Teaching Them to Fish: Saving for the Next Generation

Teaching Them to Fish: Saving for the Next Generation

One of the deepest desires parents and grandparents have is to see their children and grandchildren thrive independently. If we’re not careful, we run the risk of raising the next generation to financially know where to go for fish, but never learn how to fish for themselves.

If you’re contemplating setting up investments for your children or grandchildren because you want them to be financially prepared for whatever the world throws at them, where do you start?

At SWAN Capital, we recommend opening a Roth IRA in their name and making regular investments in order to build wealth for them tax free. This way, when it comes time for them to use the funds, their eligible withdrawals are not taxed. We also recommend opening a Roth IRA through an online brokerage firm where the money can be used to purchase stocks, not through a bank or credit union.

Early Withdrawal Options

But wait, you might say. Won’t my children or grandchildren have to wait until they are 59 ½ to withdraw from a Roth IRA? Not necessarily. Few parents and grandparents realize that you can withdraw from a Roth IRA for qualified education expenses, including tuition, fees, books, supplies, and equipment required for enrollment or attendance—not to mention up to $10,000 for a first-time home purchase!

Now, keep in mind that there are additional stipulations with Roth IRA’s such as earned income requirements, income limits, contribution limits, and withdrawal limitations. We won’t be able to cover all these in one article, but let’s look at earned income requirement, meaning contribution amounts are limited to extent of your earned income amount. If you are a single individual today, you have to earn $12,550 to file a tax return.1 What does the IRS consider earned income? Any income you worked for, including mowing lawns, babysitting, tutoring, and any activity that caused you to earn a wage. The key is to log those earnings in case the IRS ever asks. Lastly, don’t forget to factor in part-time jobs or summer jobs—they all count towards earned income. Withdraws for a Roth IRA are easier because the child is not asking for a tax deduction as they would with a traditional IRA, and they have very little audit risk because they are likely not even filing a tax return.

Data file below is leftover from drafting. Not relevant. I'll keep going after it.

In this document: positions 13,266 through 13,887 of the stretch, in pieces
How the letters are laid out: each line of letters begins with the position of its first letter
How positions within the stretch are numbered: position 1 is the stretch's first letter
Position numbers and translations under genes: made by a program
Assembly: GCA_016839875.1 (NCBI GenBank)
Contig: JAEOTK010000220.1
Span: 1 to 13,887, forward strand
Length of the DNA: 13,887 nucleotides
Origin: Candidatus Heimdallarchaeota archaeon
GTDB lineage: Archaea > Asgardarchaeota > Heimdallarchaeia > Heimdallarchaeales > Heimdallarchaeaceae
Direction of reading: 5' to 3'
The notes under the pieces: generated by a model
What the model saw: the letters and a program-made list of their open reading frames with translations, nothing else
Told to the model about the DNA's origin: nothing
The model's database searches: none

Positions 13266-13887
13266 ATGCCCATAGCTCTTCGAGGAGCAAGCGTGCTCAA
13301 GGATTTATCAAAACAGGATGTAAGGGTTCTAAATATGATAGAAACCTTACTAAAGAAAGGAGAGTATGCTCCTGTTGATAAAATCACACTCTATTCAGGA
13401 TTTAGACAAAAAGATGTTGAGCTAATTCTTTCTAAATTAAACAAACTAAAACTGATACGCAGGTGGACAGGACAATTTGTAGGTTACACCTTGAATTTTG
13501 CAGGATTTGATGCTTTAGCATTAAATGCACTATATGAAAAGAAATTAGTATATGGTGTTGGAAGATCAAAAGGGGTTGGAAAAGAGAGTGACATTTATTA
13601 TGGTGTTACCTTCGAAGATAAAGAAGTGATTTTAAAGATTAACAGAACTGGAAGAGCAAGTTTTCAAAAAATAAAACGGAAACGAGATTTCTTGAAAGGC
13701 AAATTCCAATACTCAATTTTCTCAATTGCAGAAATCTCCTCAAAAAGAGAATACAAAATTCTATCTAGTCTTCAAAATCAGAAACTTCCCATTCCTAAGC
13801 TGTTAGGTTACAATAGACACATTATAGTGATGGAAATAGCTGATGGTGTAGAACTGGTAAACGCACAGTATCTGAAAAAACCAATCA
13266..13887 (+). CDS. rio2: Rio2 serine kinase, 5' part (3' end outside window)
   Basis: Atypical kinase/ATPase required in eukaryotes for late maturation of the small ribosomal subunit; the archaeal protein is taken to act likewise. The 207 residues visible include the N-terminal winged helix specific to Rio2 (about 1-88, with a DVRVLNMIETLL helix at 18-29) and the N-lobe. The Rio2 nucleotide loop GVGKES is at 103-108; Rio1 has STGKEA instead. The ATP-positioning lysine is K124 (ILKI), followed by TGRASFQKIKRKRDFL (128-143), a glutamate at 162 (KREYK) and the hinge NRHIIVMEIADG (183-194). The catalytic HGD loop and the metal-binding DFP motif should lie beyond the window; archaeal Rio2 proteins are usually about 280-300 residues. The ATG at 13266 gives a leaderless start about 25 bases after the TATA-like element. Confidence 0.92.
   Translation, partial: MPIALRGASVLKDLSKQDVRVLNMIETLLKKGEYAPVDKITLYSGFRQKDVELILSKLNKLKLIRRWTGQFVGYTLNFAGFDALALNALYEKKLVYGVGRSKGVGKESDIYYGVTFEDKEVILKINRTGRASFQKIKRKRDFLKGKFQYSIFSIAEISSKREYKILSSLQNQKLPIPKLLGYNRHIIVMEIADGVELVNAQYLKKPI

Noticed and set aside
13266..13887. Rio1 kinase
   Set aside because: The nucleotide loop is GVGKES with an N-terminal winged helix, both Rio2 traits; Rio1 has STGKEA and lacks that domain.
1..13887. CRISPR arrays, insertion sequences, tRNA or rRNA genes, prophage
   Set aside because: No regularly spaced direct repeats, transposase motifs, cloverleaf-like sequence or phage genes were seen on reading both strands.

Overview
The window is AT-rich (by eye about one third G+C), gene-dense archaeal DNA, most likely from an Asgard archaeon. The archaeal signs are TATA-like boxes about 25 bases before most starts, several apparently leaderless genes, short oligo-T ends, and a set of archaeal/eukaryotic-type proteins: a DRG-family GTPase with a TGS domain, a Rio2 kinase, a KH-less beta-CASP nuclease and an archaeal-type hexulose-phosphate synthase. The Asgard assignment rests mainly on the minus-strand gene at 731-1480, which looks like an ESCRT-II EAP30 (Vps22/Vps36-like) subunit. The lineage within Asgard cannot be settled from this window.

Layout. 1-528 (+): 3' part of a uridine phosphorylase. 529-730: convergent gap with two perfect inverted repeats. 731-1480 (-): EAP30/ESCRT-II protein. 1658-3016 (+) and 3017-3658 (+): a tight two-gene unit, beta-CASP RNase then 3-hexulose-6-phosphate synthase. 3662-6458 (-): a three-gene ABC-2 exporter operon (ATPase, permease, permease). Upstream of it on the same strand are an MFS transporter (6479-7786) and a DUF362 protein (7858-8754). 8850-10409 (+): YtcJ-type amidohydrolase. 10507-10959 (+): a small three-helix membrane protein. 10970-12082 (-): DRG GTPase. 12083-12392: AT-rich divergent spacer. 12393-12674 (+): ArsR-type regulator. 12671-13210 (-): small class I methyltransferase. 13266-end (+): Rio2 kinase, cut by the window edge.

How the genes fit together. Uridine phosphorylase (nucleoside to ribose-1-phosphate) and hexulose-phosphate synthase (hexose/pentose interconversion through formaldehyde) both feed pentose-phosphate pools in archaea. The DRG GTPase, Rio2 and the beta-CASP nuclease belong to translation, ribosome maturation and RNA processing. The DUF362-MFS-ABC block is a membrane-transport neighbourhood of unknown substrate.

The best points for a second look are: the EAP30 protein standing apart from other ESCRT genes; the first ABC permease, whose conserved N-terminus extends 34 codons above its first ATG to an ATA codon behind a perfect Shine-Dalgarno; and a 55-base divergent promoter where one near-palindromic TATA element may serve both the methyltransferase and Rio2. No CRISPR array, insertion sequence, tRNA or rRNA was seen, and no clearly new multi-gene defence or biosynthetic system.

Long-Term Investment Strategy

Now that you’re interested in opening a Roth IRA, let’s crunch some numbers. If you began investing $100/month for your children or grandchildren for 18 years earning 8% per year, the total would equal $48,000. If they never touched it for college, trade school, or a house down payment, the same $48,000 (without any future contributions invested until they were 59 ½) would be worth $1,100,000 at retirement. If you account for inflation, the $48,000 would be worth $240,000 in today’s dollars.

To maximize the benefit of this investment, every time a major life event happens, consider the following:

  • Yearly Christmas Gift Investment    $100 investment today = $2,300 at retirement
  • Yearly Birthday Gift Investment       $100 investment today = $2,300 at retirement
  • Yearly Graduation Gift Investment   $200 investment today = $4,600 at retirement